Heina Dadabhoy [hee-na dad-uh-boy] spent her childhood as a practicing Muslim who never in her right mind would have believed that she would grow up to be an atheist feminist secular humanist, or, in other words, a Skepchick. She has been an active participant in atheist organizations and events in and around Orange County, CA since 2007. She is currently writing A Skeptic's Guide to Islam. You can follow her on Facebook, Twitter, or Google+.

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8 Comments

  1. You are gaining new insight into how the world works, take full advantage of it.

    I have one quibble with the article. The examples you give are all ones where people give extra attention and help to thin people, not ones where fat people are given extra obstacles. Having doors held open and getting unexpected discounts are nice but you can function just fine without those extra perks. I’m willing to bet you’re finding the extra obstacles disappearing too, fewer strangers stopping you to share unsolicited diet advice for example.

    I’m looking forward to more of your writings. You are a very different person from me yet we share the common problem of fat stigma. The solutions you find might be ones I’d never reach on my own.

    1. That’s a good point. Time for me to ponder what no longer happens to me now that I’m on the less-fat side of things.

      In terms of your example, in my experience, I’ve been finding that people are somewhat more likely to offer me unsolicited diet advice now, although they definitely did before. I think it’s because I’m low-carbing. I do try not the mention it to avoid the unwanted “tips”/opinions, but it’s hard to not show any signs of it since what I eat is so different from what most people eat.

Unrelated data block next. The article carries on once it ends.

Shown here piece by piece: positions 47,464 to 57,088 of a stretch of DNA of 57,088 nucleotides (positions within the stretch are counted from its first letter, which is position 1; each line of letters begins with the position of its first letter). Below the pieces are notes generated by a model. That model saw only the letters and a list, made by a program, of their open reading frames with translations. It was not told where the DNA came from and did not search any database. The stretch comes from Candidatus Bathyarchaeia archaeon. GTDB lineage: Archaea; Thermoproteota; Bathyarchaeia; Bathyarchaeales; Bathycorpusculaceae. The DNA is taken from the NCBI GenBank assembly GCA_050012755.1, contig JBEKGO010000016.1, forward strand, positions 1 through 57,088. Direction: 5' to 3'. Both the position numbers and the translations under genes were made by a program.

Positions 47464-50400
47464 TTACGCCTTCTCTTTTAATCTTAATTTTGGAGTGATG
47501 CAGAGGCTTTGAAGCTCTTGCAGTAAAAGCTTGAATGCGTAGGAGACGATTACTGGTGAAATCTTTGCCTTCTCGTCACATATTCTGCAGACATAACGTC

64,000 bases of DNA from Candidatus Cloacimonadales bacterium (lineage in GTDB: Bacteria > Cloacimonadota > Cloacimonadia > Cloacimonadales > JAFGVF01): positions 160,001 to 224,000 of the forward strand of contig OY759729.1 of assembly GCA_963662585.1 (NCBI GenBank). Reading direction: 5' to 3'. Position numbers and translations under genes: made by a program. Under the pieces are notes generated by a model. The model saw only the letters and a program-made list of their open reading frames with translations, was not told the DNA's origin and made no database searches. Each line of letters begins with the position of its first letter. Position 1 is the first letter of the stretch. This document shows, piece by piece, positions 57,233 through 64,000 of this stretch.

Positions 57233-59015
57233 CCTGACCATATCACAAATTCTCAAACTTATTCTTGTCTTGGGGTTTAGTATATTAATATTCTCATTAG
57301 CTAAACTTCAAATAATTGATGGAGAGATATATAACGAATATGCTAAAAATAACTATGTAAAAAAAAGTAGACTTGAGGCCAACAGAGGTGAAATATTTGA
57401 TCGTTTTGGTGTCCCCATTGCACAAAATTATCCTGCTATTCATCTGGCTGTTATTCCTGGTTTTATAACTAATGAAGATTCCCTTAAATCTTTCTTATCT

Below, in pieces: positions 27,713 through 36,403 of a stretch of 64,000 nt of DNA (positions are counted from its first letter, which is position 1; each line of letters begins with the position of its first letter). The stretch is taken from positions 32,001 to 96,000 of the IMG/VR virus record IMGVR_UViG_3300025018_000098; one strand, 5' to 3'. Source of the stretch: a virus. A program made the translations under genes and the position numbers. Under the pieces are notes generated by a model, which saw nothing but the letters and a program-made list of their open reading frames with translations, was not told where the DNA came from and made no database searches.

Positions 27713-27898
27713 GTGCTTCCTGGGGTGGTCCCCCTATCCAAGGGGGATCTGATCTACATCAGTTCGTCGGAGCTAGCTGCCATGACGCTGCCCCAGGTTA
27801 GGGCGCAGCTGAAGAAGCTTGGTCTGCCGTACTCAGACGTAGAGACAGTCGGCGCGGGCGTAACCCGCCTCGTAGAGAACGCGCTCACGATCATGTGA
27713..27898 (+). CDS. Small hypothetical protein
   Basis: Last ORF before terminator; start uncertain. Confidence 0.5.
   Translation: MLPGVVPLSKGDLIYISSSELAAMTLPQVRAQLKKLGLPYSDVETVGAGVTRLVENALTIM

2. A close friend of mine lost 150+ lbs. She’s still a big gal — tall, very broad shouldered, and 250 or so lbs. — but she is now more “normal” and is treated as such. She has talked about the differences in her interactions with the public now that she’s thinner. She used to get straight-up aggression from both sexes, along with being completely ignored in some situations. Now she’s treated like a much more normal human being. She lives in a tiny town on the mid-coast, so her current level of fatness is probably more normal there. I totally get “Southern California fat”.

  3. My sad person: Low carb “induction” style for 10 months with no weight loss and the tiniest dip in one category of cholesterol numbers, and a doubling of already high uric acid. Starts eating moderate carbs again (still less than me), immediately gains enough weight to be just barely above the largest sizes they make non-stretch clothes in. And not fitting into decent clothes is a huge trigger for dysmorphic nasty thoughts. Good times.

  4. The latest episode of ‘White Coat, Black Art’, a medical program on CBC Radio, discussed the difficulties medical professionals have caring for morbidly obese (bariatric) patients and the bias against such patients in health care. There’s also a September 22 interview with bariatric specialist Dr Arya Sharma. The emphasis here is bariatric patients, not *ordinary* fat folk, but it’s informative. I like when Dr Sharma says (I’m paraphrasing) that we wouldn’t tell an alcoholic you can have one glass of wine for breakfast, one glass of gin or whiskey for lunch, two glasses of beer for dinner and that’s it.
    http://www.cbc.ca/whitecoat/index.html